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The 10 Best Movies of 2024 (So Far)

Some might say that March is too early to begin a "best of the year" list, but to those people I say [Bene Gesserit voice], "Leave me alone." I have drunk the water of life, I have tasted the spice and I am ready to proclaim which films of 2024 are worthy of the Maud'Dib's viewing. (And I apologize if you haven't watched Dune: Part Two yet and that paragraph seemed like the ramblings of a lunatic).

Related: Zendaya's Chani Takes Center Stage in the Cleverly Adapted 'Dune: Part Two'

ANYWAYS, despite the first quarter of the year usually being thought of as a cinematic wasteland devoid of quality content and used as a dumping ground for studios to jettison movies of ill repute, there are gems to be found if you know where to look.

In the first three months of 2024 we not only bore witness to a massive blockbuster and what will certainly be an Oscar juggernaut in a year's time, but also delightful straight-to-streaming comedies, moving international documentaries and a sublime rumination on scrubbing toilets.

While some of these movies have been floating around on the festival circuit or had extremely limited releases in 2023, they've all become widely available this year and are worth your attention. So quick, before you fall behind and the weather gets nice, catch up on these fantastic flicks from 2024.

The best movies of 2024 (so far)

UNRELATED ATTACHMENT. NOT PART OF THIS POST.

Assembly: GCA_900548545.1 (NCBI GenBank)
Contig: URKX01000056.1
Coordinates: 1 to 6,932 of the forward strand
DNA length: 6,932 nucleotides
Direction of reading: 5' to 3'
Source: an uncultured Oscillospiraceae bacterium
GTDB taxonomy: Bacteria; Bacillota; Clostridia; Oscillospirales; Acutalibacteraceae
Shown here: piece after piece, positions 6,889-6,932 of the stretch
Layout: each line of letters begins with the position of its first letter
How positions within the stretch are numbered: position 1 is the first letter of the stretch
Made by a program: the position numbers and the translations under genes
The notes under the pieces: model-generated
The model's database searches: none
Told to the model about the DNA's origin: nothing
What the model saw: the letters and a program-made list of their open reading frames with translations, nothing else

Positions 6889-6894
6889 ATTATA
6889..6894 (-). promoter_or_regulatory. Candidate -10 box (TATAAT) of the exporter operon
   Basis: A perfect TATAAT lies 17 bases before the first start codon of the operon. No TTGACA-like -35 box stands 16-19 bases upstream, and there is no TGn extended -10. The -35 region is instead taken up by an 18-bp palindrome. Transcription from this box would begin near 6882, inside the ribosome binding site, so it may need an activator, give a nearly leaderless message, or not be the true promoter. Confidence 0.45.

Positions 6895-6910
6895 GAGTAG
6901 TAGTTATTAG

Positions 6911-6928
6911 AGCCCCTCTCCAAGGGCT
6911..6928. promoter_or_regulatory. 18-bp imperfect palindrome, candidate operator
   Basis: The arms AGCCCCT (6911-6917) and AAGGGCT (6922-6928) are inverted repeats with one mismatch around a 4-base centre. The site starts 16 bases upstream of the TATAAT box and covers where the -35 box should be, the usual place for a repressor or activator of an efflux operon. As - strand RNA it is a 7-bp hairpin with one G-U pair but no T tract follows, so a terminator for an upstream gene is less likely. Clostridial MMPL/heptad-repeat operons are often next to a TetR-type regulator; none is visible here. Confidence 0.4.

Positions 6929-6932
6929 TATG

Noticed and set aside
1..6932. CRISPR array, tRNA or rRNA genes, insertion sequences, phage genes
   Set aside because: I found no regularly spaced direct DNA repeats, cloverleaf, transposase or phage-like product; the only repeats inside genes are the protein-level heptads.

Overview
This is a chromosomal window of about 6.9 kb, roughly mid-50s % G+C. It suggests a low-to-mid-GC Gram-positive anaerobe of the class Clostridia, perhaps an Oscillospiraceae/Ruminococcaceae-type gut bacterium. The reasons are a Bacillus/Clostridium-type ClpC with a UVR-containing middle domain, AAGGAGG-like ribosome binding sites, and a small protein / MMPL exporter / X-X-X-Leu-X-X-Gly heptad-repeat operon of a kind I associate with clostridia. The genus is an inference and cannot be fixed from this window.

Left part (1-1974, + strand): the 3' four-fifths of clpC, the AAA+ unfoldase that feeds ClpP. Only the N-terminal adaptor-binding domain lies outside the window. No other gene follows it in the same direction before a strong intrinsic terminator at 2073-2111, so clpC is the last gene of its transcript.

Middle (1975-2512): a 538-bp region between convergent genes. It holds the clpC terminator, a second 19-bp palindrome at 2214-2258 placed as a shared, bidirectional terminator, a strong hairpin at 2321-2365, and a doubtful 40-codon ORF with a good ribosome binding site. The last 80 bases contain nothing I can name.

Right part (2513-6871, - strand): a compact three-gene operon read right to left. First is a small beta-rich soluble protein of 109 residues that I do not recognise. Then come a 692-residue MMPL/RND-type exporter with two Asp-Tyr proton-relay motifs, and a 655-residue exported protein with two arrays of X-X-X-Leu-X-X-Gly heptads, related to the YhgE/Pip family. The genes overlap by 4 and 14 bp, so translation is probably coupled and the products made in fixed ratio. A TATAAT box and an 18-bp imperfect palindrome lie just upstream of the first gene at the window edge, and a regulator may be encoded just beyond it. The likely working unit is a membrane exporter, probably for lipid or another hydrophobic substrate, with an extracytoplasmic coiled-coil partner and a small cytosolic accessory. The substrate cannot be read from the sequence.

1. Drive-Away Dolls

If the idea of a lesbian road trip comedy involving a severed head is something that thrills you, then the latest caper from Ethan Coen and his wife Tricia Cooke should be up your alley. Margaret Qualley and Geraldine Viswanathan star as a pair of sapphic 20-somethings in 1999, who decide to take a road trip after each striking out at love. However, when their rental car is mixed up with one intended for the mob, they are pursued by a band of thugs to Florida. Colman Domingo, Pedro Pascal, Bill Camp and Matt Damon all make appearances but it is Beanie Feldstein as Qualley's scorned ex-girlfriend who steals the show.

2. Dune: Part Two

The sequel to Dune was supposed to arrive in theaters last fall, but due to the SAG-AFTRA strike, the release was pushed back to 2024, where it has quickly become the year's biggest box office success (not that beating out Bob Marley: One Love presented much of a challenge). Denis Villeneuve's sandy sci-fi epic has earned nearly universal praise and garnered Oscar attention for 2025 before the 2024 Oscars even aired. While Timothée Chalamaet, Rebecca Ferguson and Javier Bardem return with solid performances it's Zendaya (upgraded from her five minutes of screentime in the original) and Austin Butler (finally not talking like Elvis) who are the real breakouts.

Related: The 15 Best Movies on Peacock Right Now

3. How to Have Sex

How to Have Sex has been on the festival circuit for almost a year, but finally arrived to U.S. theaters in February. The movie follows three British girls taking a spring-break-gone-wild-type debaucherous vacation to Crete. A weekend of clubbing, however, quickly goes wrong for Tara (Mia McKenna-Bruce in one of the best performances of 2023 and probably 2024) when a flirty encounter with a boy on the beach becomes something she doesn't want. Never has a movie shown the moment where being drunk at the club goes from great to awful so acutely.

4. Mean Girls

Is Mean Girls (2024) better than Mean Girls (2004)? Absolutely not. Is it dragging along its fare share of problems? 100%. Does Lindsay Lohan in her three minutes of screentime ooze more charisma than Angourie Rice does in the entire film? Sure. BUT there is no denying that this musical version is fun (and dare I say, fetch?). It's a light, frothy, pastel-hued bop of a movie that isn't aiming much higher than a half dozen zippy musical numbers and some witty jokes. The Plastics, played Renee Rapp, Avantika and Bebe Wood make it worth the watch by themselves.